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Aggressive Growth Strategy

January 2019

Key Takeaways
  • Cyclical stocks led a strong rally to start the year, sparked by a rebound in the energy sector.
  • The signals of a change in market leadership we have been discussing are starting to play out across undervalued areas of the portfolio.
  • We view the fourth-quarter selloff as a correction in an ongoing bull market and feel better about stocks at current levels.
Market Overview and Outlook

U.S. equities bounced back from losses in December to deliver their strongest January in 30 years. The S&P 500 Index rose 8.01% for the month, the small cap Russell 2000 Index rebounded 11.25% while the Russell 3000 Index added 8.58%. The benchmark Russell 3000 Growth Index gained 9.18%, outperforming its value counterpart by 118 basis points.

Despite a 35-day U.S. government shutdown and ongoing concerns about slowing global economic growth, stocks rallied behind U.S.-China trade talk optimism, signs of a robust U.S. labor market and a more dovish stance from the Federal Reserve. Corporate earnings, meanwhile, remained broadly positive.

Market leadership during the month looked quite different from the last several years. Cyclical shares in the energy (+14.41%), communication services (13.61%) and industrials (10.87%) sectors were the best performers during January while information technology (IT) companies underperformed.

Energy stocks were boosted by a rebound in crude oil prices after three consecutive months of sharp declines. West Texas Intermediate crude rose 18% in January as global supply fell due to U.S. sanctions on Venezuelan oil exports and falling U.S. inventories. We discussed in last month’s commentary how lower prices and fears of overproduction would hasten a quicker return to supply-demand equilibrium and that dynamic began to play out to start the year.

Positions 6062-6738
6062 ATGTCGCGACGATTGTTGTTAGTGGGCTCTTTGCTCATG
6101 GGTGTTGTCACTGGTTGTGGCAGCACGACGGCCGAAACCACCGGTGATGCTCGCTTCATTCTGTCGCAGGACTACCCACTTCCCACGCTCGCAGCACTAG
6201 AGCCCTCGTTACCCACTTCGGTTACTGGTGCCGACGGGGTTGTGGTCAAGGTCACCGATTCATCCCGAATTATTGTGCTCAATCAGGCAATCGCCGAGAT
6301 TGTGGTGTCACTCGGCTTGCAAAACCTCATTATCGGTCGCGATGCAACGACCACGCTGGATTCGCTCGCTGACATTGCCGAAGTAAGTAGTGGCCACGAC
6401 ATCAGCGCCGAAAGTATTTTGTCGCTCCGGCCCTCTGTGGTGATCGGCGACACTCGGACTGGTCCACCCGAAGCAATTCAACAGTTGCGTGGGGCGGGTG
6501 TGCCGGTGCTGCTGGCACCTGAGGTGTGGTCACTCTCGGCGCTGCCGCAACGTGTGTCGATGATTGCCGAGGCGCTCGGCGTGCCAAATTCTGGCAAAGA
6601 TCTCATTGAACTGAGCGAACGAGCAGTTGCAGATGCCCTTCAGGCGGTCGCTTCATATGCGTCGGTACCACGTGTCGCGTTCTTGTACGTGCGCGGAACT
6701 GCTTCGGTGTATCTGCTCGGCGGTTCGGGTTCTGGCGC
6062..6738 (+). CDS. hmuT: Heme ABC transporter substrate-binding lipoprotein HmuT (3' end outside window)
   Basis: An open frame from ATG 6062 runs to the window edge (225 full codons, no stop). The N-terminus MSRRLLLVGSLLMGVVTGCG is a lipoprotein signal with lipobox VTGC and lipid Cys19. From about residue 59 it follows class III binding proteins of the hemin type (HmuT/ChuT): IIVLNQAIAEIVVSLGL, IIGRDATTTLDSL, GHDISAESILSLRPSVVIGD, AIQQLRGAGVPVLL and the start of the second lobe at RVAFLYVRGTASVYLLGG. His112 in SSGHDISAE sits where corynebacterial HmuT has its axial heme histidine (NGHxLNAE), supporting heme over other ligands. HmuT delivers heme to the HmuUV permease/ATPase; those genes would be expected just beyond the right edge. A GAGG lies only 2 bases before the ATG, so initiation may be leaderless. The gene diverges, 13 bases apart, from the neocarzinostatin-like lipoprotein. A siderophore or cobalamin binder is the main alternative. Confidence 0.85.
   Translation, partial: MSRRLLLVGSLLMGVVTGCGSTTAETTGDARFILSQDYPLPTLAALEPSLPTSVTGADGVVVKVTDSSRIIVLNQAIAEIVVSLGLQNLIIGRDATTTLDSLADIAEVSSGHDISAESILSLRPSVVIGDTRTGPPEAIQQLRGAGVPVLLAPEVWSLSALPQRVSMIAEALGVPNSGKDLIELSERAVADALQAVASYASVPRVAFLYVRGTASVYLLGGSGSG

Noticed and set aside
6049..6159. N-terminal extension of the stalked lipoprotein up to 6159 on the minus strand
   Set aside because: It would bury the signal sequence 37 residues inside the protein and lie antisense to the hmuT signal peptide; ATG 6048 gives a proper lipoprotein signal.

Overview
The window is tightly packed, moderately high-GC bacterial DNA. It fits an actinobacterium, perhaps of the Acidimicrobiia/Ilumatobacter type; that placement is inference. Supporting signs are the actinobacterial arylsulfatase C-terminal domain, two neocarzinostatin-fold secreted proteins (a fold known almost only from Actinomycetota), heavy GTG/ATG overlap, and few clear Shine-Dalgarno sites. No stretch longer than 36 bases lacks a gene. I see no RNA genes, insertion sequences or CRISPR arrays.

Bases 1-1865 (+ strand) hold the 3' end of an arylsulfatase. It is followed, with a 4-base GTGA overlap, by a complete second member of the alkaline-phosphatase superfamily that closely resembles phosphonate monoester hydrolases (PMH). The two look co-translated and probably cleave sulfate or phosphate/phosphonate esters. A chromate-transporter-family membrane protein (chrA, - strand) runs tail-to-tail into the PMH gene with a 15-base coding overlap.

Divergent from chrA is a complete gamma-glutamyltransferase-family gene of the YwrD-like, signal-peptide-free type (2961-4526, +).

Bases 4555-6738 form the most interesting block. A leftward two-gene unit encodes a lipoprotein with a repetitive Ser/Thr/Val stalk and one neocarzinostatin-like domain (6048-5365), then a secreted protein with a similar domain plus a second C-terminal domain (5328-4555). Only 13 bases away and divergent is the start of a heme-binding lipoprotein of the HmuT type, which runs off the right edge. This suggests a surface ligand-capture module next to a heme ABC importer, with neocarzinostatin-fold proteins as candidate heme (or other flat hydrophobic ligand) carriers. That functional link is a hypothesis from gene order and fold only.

We remain confident that even in a lower commodity price environment, the exploration & production companies we own will be recognized for their ability to generate cash flow given good financial discipline and management of extraction costs. We have already seen several bids both for assets and smaller companies and believe that is the start of a trend. On the oil services side, we have endured a four-year depression in capital spending. With inventories low, we expect a meaningful refresh cycle in new equipment spend and demand for better drilling technologies. The service names, which have been hurt by more financial leverage, could benefit from growth in spending.